economic life, sociology of
The sociology of economic life can also be said to be concerned with resource allocation; and, like economics, it can trace its origins to classical political economy. However, early sociology was very often a critique of the tendencies towards individualism and abstraction within political economy, on which economics subsequently built. For example, Karl Marx was among the first to claim that resource allocation through unregulated market competition is fundamentally anarchic rather than orderly, and reproduces already existing inequalities of class power and privilege. In modern times, a similar view has been taken of market discrimination in relation to race and gender. Such arguments mean that the investigator is obliged to approach society with a degree of methodological holism which is unacceptable to many economists.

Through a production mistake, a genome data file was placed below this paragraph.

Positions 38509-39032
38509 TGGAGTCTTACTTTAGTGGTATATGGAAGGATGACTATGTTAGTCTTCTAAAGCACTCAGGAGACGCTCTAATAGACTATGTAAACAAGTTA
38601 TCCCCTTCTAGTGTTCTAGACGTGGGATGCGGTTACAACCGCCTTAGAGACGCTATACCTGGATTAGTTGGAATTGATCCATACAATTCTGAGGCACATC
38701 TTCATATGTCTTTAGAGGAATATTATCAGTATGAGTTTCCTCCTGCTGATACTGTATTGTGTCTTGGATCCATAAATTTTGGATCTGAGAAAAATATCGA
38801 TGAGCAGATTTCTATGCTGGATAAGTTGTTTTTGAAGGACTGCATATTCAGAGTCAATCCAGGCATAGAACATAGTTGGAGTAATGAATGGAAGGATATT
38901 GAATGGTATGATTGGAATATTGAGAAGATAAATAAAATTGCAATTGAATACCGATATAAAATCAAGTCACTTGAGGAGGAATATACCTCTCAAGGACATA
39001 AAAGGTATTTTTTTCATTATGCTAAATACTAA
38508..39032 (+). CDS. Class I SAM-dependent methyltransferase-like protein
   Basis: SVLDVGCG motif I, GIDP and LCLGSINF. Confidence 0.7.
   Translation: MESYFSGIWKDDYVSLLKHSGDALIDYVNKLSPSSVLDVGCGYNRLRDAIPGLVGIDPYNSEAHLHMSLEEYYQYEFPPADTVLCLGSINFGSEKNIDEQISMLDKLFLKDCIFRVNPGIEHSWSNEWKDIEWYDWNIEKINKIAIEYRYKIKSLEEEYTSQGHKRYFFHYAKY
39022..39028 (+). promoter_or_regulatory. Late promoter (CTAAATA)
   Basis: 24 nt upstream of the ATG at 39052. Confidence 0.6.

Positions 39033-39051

Another influential controversy is the link between economics and various versions of liberal political theory in which state regulation of economic and social policy is rejected as an infringement of individual liberty. It is claimed that welfare is more likely to be maximized by encouraging free enterprise and unrestricted market competition. This view is associated with neo-classical economics which argues that the fundamental momentum of a competitive economy is towards optimum distribution of resources and equalization of the incomes of factors of production. It is a serious mistake, however, to assume that intellectual criticism of this orthodoxy in economic theory amounts in itself either to an attack on liberal political values or (a criticism often levelled at sociological thought) inevitably implies an underlying socialistic bias. On the contrary, many of the sociological critics of competitive market theories have themselves subscribed to the broader values of liberalism and individualism, yet at the same time have argued either that neoclassical theory is intellectually inadequate or that political reliance on supposed laws of the marketplace will have unintended consequences which place liberal values in jeopardy. Examples include Max Weber on bureaucracy and Émile Durkheim on anomie. Moreover, a similar controversy has existed within modern economics itself, especially since the revolution in economic theory initiated by John Maynard Keynes and his followers. Keynesian economics claimed that the equilibrium of a whole economy may occur at a point where aggregate resources are less than optimally utilized—even though individual markets are in equilibrium.